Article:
Nestled away in a warehouse 20 minutes outside downtown Montevideo, the capital of Uruguay,
I had the pleasure of visiting, this past April, the Malabrigo yarn manufacturing plant. The
creative design force is Mr. Antonio Gonzalez-Arnao. During my visit Antonio was very
gracious, granting me a couple of hours out of his busy schedule to chat and show me the plant
The plant is rather large. My tour began with a visit to the storeroom where bales of spun wool
yarn are kept on arrival from the spinning mills. There I had the opportunity of feeling the
natural, soft strands of Merino. Eventually, this will form several types of Malabrigo yarns.
The exceptions are Lace and Twist forms, which originate from a finer variant of Merino wool.
Antonio referred to this as “Baby Merino”. I touched that roving and it was as soft as touching
Although Antonio speaks highly of all of the wools that make up Malabrigo yarns, he is
particularly proud of Baby Merino. He refers to these sheep in glowing terms. The breeders are
the recipients of several awards, for their insight into the genetic makeup of these sheep. They
manage to maintain that particular lineage, resulting in a continuous yield of fine, exceptionally
I noticed that the bales of wool were labeled with differently: worsted, aquarelle, sock, Rios,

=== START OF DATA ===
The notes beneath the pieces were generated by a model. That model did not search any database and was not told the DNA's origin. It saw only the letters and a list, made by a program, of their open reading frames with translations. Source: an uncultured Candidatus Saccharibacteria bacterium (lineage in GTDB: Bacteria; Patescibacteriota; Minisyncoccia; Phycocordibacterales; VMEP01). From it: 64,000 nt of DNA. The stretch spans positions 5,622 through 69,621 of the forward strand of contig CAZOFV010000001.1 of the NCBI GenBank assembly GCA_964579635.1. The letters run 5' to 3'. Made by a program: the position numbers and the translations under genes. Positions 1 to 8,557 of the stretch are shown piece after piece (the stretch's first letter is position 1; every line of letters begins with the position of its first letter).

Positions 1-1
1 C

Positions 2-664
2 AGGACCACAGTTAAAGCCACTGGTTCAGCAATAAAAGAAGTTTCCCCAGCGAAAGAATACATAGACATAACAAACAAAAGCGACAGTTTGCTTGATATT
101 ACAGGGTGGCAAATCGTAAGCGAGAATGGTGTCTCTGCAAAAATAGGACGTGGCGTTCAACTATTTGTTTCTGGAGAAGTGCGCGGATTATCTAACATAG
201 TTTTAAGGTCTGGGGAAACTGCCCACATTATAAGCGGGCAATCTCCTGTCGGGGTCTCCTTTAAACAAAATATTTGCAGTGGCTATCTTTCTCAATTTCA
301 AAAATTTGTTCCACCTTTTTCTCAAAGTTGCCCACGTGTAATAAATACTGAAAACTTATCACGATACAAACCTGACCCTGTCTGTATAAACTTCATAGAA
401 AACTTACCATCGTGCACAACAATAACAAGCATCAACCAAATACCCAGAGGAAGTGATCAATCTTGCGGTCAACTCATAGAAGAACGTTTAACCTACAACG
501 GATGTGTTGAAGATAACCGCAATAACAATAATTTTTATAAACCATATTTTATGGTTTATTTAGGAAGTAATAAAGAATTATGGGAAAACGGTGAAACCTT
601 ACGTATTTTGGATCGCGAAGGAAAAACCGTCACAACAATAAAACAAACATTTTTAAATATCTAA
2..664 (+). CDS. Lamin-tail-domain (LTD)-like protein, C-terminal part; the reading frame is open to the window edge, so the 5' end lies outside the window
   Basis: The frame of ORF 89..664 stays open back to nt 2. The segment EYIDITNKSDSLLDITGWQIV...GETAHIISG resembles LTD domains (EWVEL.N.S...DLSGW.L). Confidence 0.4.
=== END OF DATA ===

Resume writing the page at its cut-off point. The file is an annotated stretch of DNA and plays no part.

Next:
baby lace, etc. Antonio pointed out that the mills that spin wool for Malabrigo do so with
detailed specifications. This enables him to construct the different designs of wool yarn. Each
bale is specifically tagged according to its final destination will be; Rasta, twist, sock, etc. I soon
began to realize that Malabrigo wool is not a “cookiecutter”.One example is “Rasta”, developed
by Antonio. It requires a certain degree of felting by Antonio’s choice and the mill produces the
yarn just for him.
However, the premiere is the “Arroyo” yarn. A brand new product that is set to reach the
markets by midyear and features a sports weight thickness, superwash and 4 ply. This similar
to the “Rios” type, only thinner. The play on words is evident; in that Arroyo and Rios translate
into stream and rivers in English, respectively, conjuring up an image of one being narrow and
the other wide. Besides an arroyo is a branch of a river .Some of the colors of Arroyo will be
similar to Rios, however, Arroyo will eventually have its own colors. In fact, at the time of my
visit, Antonio was experimenting to achieve a tone to be called “Borraja”, inspired by Borage, an
Eastern European plant with star-shaped blue flowers.
From there, Antonio showed me the section of the plant devoted to wool dying. Although no
wool was dyed at the time, we viewed the tubs where they work with a maximum of ten skeins
a time. It is a painstaking process that calls for different techniques in order to achieve certain
effects, some of which Antonio “kept close to the heart” .We proceeded to a repository where
many skeins of newly dyed wools were hanging to dry. On further inspection I discovered that
some where dyed with the conventional Malabrigo tones. Others had a clearly”experimental”
appearance insofar as the dying techniques and color combinations were concerned. This is
where and artist like Antonio can be truly appreciated. He is an artist in the real sense. He is